Why it’s easier for a women to get the top job in a recession.
I was drawn to today’s article in the Financial Times about the recent appointment of female CEO’s to two of the US’s biggest defence contractors, joining a third already in place: now three of the top six largest companies in this sector have women in charge. Women are also getting something of a critical mass in senior management roles too and some are even talking of a “revolutionary demographic shift” in management gender in this sector.
I guess the fact that it is a story at all reflects the sad truth that woman are still much less likely to reach these dizzy career heights than their male colleagues. These two women were appointed when the “fiscal cliff” discussions were still in play and at a time when defence industry spending is under scrutiny, as is all US government spending at the moment. The same article quotes research from 2004 that showed, from looking at the top 100 UK listed companies, that women are more likely to be appointed to leadership positions where there is “an increased risk of criticism or failure”.
So, are women the natural scapegoats of the corporate leadership world, or are they just better suited to more complex leadership positions, where greater ambiguity and risk exists? Or, is something else going on? Well, there is certainly a lot of support for the idea that woman bring a different dimension to leadership; from my personal experience it is often more mature, relationship based, honest, and responsible.
There have of course been some pretty high profile female leaders in technology businesses in the US, but why the US defence industry, and why now? It is very politically incorrect to say it but women are always better at selling things, from ideas to fighter jets, to men and the US military is still very much a man’s world. I think we also need to be aware of the political and positioning significance of doing something different. A new female boss, in such a traditionally male-dominated sector, is symbolic of change and can suggest an acceptance of the need to change. The US defence industry is fighting for market share, and to preserve as much of the enormous revenues that US foreign military intervention has generated of late, and it is going to be a tough fight for a share of a considerably smaller pot in future.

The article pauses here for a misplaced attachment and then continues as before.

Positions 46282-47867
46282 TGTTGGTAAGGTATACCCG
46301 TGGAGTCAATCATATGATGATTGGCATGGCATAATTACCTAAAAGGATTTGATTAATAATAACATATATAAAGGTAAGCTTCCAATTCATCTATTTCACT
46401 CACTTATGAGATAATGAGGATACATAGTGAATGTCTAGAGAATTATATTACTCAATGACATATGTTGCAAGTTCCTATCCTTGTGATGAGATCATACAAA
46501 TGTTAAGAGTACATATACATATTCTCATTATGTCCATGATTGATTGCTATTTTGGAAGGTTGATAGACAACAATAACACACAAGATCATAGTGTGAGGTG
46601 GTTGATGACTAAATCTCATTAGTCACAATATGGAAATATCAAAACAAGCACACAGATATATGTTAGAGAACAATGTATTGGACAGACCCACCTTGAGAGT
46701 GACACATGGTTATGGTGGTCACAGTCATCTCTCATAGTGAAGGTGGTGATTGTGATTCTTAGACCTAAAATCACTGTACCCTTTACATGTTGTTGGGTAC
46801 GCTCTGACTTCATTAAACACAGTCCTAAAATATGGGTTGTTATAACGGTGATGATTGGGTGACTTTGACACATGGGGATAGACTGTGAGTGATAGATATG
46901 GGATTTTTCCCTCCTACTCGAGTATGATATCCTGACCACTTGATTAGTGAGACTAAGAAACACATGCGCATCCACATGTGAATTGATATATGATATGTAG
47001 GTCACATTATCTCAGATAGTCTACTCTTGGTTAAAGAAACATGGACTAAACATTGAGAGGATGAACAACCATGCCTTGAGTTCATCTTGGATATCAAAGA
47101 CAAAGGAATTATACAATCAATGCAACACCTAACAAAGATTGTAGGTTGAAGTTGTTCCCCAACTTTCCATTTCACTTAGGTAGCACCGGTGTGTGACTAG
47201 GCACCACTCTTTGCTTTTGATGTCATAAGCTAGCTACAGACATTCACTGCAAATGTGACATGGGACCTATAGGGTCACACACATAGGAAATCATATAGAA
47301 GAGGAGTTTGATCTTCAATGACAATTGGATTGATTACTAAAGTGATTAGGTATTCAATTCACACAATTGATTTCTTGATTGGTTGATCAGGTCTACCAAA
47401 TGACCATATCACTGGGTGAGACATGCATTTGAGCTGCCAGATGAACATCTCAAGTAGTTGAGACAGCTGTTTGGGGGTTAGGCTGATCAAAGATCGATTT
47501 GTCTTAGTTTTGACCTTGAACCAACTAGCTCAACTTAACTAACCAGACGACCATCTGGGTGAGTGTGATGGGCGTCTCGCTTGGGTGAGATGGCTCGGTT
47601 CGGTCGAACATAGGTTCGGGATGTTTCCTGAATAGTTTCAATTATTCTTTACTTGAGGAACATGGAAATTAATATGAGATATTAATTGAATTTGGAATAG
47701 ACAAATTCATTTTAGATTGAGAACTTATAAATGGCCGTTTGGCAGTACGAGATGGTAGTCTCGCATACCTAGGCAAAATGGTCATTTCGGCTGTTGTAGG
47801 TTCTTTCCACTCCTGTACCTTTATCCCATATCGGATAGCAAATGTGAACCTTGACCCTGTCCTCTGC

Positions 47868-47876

Whilst it would be nice to think that corporate America was wise enough to recognise the particular differences a female leader could bring to a thriving business, these appointments seem to anticipate the changing fate of the sector and the need to be seen to be doing things differently. Whilst these women clearly have merit, the fact that they are women is not just chance.
There is no doubt though that, no matter what the underlying motivations of shareholders in making these appointments, Annie Lennox’s lyrics are even truer today then they were in 1985 when the Eurhythmics first sang them:
Now, there was a time,
when they used to say,
that behind ev’ry great man,
there had to be a great woman.
But oh, in these times of change,
you know that it’s no longer true.
So we’re comin’ out of the kitchen,
’cause there’s something we forgot to say to you.
We say, Sisters are doin’ it for themselves
Recessions are not all bad then; economic storm clouds have silver linings for some.
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